Taxation: It Ain't About the Budget.
It would not be unreasonable to regard taxes as a budgetary matter. The state has to pay for certain services, and it must have revenues to do so. Therefore, functionally, taxes would seem to create the revenue to pay for the services. In practice, however, taxes have always been the exercise of political ideology.
The history of American taxation is, like the history of the Bush administration, an example of how taxes reflected the political ideology of the ruling party. During the civil war, Congress (that is "the Union") passed the first income tax to support the war. The marginal rate was 3%, which in 1962 was increased to 5% on higher incomes (progressive income taxation is born!). Along the way, the debate raged between factions who argued unequal taxation was an affront to American democracy and those who felt fairness demanded each pay according to his means. (Sound familiar?)
The top marginal rate fluctuated from the initial 3% all the way to 94% during WWII as the country swung from the excesses of the Gilded Age to the great progressive era of FDR. The tax debate featured a judicial fight and an amendment to the Constitution. It charts the history of the 20th Century not only politically, but economically, as economists grew more sophisticated in their understanding of incentives and macroeconomics. And then came the great reversal, when, thanks to Reagan, the ideologues changed the debate and began to reverse progressivity in the tax code (while simultaneously making it a byzantine patchwork of giveaways to the wealthy.)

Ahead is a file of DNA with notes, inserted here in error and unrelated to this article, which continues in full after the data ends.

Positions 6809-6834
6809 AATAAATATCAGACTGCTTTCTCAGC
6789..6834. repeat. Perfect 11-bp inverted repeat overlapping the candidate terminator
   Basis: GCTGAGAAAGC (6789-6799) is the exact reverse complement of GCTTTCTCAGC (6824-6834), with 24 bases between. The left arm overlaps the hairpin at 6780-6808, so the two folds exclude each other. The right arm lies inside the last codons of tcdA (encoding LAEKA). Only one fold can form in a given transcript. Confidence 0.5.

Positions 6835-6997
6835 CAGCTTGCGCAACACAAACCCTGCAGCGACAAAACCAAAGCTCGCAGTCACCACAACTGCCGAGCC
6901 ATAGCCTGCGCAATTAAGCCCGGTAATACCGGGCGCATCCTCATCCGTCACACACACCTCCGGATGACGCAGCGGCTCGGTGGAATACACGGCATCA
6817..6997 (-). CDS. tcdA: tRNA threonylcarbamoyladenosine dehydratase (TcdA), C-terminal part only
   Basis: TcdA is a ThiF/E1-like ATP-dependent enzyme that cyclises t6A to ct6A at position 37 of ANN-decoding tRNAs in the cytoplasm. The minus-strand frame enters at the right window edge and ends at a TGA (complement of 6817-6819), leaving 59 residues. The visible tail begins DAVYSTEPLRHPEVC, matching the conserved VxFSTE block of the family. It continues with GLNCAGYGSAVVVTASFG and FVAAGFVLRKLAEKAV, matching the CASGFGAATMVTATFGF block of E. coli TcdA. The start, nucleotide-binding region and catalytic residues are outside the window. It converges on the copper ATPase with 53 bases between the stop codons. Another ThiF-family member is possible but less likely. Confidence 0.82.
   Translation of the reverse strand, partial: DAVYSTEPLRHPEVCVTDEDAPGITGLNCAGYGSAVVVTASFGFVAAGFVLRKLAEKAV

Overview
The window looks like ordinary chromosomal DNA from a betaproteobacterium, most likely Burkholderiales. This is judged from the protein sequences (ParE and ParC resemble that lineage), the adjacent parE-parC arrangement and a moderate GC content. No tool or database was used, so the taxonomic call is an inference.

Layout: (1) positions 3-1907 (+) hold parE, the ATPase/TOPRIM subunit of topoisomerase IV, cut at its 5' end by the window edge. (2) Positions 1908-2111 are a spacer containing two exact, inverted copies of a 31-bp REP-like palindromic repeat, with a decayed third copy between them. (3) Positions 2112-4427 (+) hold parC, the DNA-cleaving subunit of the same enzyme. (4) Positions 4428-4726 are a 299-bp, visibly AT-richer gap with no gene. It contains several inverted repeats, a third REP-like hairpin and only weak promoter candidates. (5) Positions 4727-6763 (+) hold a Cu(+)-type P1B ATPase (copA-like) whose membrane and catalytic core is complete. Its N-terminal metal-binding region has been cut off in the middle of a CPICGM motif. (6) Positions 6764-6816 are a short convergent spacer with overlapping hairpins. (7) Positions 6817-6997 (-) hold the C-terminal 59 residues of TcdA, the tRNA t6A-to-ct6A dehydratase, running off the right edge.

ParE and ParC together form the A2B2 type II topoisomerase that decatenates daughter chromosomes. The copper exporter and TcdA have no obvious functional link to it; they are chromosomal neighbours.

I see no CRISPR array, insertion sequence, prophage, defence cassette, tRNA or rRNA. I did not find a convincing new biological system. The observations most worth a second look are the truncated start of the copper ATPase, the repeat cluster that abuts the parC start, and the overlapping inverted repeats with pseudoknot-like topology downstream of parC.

As a index of how quickly things have changed, and how successfully the conservatives have been, Reagan's famous 1981 tax cuts lowered the top bracket to 50%--still far higher than it is today. In '86, Reagan pushed through a second cut, dropping the rate almost in half, to 28%, but Bush I was forced to raise it to 31% when the deficits ballooned (the famous "read my lips: no new taxes" retraction that cost him the election). He also cut corporate rates in half, from 50% to 35%. In 1964, the top marginal rate was 91%; in 1986, 28%.
The country's tax debates actually make a fascinating history, and if you have the time, the Treasury department's fact sheet is an entertaining read (or perhaps I reveal too much of my own character by thinking so).
The salient point, and the important frame for any discussion about taxes, though, is that tax rates are political. They reward certain segments of the population and punish others. Who those rewards flow to can be tracked directly back to the support the ruling party has received, be they the broad populist coalition who supported FDR, or the entrenched corporate donors who support Bush. Of course, the US has to pay its bills. Tax law, however, determines who will be doing the paying.